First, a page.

Thursday, October 14, 2010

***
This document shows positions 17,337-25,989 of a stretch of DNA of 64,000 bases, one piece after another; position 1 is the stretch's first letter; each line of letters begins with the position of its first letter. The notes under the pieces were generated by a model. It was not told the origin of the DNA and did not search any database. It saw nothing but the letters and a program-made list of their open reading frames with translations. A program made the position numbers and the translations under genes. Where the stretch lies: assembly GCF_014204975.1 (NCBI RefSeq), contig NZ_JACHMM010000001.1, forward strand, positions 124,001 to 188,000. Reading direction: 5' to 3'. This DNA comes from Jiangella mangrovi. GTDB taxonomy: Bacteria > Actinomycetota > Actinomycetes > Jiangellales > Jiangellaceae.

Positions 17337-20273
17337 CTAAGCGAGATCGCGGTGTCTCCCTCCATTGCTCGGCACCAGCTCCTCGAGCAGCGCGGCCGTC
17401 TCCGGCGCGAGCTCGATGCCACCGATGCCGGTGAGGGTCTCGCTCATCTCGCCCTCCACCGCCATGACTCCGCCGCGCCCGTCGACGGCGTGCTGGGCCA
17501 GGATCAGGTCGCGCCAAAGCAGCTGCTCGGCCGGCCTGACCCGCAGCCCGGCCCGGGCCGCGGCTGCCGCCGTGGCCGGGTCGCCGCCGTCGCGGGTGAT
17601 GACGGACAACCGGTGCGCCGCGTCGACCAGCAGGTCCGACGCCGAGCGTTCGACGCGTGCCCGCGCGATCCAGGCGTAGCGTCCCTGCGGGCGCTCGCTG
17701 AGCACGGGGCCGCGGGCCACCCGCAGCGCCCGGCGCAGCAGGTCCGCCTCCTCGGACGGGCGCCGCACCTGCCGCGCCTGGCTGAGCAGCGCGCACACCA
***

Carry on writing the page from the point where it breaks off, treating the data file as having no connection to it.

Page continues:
These sake barrels or Kazaridaru, decoration barrels, are a common site near Shinto shrines. While the barrels are physically empty, they are full of ritual significance; in part because sake is an important symbol for bridging the distances between gods and people. In ancient texts "sake" is written as miki, composed of the characters for "god" and "wine". Nowadays, the word miki (or o-miki when given its honorific prefix) is reserved for rice wine used in Shinto rites and festivals and drinking it is still a symbolic act of unification with the gods. Consequently, Shinto shrines and sake manufacturers maintain a symbiotic relationship, in which the shrines conduct rites to ask the gods for the prosperity of the brewers, and the brewers donate the wine (and the symbolic barrels) that shrines need for ceremonies and festivals.

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